DJ Jazzy was put down in favor of a new tag after an employer called him a renegade and fired him. The Eastside job lasted for five years, during which he became, in his estimation, “the second-best-known DJ in the city, after DJ Kool.” His rep was a product of his skill and the monster publicity machine the Eastside had established. The constellation of characters that passed through the Eastside was like a surreal music-video shoot: Overgolded hustlers and their sycophant sidemen, would-be smooth operators, and a host of other flamboyants.

DJ Kool and Renegade struck up a friendship, and one day Renegade inadvertently passed Kool a note with a poem scribbled on the back. “Kool flipped. He was adamant about using it as a song. I pointed out that it wasn’t a rap, and he said he didn’t care, he wanted it on his album,” says Renegade.

That was 10 years ago, making Kool probably the first rapper to start using spoken-word verse in his music. “Pressed Against the Glass” became a local hit, and while it didn’t immediately inspire more poetry, the fact that people identified with Renegade’s words made an impression that stayed with him.

“Before that, poetry had always been some personal shit that I wrote and didn’t show to anybody.”

By 1989, rap had been permeated by the groundswell of Afrocentrism. Rage prophets Public Enemy were trafficking their trademark “Up you mighty race” polemics, and nationalist zealots like X-Clan funneled colorfully pro-black arcana into their lyrics. Molefi Asante’s book Afrocentricity went crossover, from the ivory tower to the street where Renegade picked it up. The book, the times, and his own trip came together in a racial epiphany—Renegade plunged headlong into Afrocentric literature.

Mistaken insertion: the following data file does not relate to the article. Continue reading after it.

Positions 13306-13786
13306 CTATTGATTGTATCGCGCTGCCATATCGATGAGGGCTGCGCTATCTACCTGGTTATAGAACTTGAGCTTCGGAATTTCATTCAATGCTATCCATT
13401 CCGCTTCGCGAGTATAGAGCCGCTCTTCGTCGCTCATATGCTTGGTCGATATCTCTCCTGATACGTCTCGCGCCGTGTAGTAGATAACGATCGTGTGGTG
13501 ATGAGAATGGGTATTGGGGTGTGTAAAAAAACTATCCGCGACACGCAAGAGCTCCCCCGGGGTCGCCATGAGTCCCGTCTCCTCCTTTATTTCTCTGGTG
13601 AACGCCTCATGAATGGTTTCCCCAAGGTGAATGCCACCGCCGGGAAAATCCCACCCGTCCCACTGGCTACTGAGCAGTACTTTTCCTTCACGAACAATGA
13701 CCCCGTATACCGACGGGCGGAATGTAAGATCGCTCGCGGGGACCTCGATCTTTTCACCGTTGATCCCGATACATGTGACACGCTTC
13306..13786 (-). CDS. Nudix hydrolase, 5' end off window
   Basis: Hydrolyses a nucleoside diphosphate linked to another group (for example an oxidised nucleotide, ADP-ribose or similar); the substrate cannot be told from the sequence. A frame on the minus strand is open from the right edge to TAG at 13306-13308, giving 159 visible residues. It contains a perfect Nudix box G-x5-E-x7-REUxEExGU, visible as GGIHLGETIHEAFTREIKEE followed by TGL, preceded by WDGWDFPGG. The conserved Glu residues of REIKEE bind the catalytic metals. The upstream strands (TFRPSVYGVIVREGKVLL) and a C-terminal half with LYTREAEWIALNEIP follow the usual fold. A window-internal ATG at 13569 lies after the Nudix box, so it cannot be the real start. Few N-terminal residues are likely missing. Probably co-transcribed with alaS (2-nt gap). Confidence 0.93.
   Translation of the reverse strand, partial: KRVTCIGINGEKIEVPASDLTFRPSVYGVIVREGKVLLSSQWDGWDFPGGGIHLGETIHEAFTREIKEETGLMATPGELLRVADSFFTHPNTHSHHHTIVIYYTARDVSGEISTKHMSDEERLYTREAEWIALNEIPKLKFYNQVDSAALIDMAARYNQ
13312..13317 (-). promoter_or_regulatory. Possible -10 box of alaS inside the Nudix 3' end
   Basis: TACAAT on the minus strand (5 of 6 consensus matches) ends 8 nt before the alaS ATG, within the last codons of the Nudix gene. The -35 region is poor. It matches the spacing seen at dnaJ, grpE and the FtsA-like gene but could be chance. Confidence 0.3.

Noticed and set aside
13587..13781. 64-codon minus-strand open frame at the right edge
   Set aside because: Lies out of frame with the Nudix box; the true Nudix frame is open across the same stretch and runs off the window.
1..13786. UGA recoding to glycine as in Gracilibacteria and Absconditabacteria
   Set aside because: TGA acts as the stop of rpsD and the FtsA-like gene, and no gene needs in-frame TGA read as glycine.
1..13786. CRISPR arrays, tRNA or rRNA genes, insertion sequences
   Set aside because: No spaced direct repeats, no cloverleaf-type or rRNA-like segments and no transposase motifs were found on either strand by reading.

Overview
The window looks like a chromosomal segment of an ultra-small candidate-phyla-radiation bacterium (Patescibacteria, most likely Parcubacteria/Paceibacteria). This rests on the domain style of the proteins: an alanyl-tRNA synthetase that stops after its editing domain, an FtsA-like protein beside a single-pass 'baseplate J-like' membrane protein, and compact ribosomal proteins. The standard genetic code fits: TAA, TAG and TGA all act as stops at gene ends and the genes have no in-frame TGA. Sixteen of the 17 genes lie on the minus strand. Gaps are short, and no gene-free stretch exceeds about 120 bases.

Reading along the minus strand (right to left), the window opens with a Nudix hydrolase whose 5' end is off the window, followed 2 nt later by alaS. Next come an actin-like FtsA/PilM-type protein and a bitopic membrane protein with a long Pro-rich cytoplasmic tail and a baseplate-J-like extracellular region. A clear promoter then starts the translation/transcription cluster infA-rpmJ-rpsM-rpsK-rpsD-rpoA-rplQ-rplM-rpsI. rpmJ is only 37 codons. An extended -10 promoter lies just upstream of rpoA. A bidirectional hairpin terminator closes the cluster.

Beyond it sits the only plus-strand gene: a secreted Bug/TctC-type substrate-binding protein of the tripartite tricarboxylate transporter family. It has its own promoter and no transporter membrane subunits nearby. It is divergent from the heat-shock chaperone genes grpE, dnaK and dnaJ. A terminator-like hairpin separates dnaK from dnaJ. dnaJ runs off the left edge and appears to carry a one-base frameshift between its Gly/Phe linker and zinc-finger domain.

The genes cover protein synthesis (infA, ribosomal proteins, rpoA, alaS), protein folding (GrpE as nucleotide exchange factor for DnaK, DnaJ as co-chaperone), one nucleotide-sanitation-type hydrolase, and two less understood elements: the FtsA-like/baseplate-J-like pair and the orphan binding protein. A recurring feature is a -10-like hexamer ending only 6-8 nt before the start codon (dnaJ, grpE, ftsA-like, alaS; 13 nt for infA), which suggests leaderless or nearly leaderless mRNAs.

“I realized at a certain point that I knew far more about European culture and history than I did about Africa,” he explains. He compiled a list of 100 essential books and started knocking off classics like African Origins of Civilization and They Came Before Columbus in the afternoons before hitting the Eastside to spin records. He also began working with the Malcolm X Day committee as a volunteer, and at one of its functions he saw his future teammate Carroll perform a poem and decided that performance poetry was what he wanted to do. It was that simple. Backstage he buttonholed Carroll, crammed poems into his hand, and asked for on-the-spot feedback. That same year he wrote a poem that was performed at the D.C. Malcolm X Day celebration.

The DJ scene’s grip on Renegade’s imagination loosened, and he slipped out of the Eastside’s orbit. “I had to ask DJ Flex what the hot cuts were—when I first started, Flex was coming to me for the newest shit.” Renegade sold his records to Flex for $1,500, hit the lottery for $1,000, and made plans to use the cash and his savings to pay his living expenses while reading for a year.

“If I did nothing but read, I could average a book every three days and read the whole list in a year.” He came late to his own history, but it became an all-consuming quest, a vacuum that he would not allow to go unfilled. His obsessive unearthing of roots drove him to rifle through just about every major repository of books in the area. “I would get to the Library of Congress right after it opened and wouldn’t stop reading until they were turning off the lights,” Renegade recalls.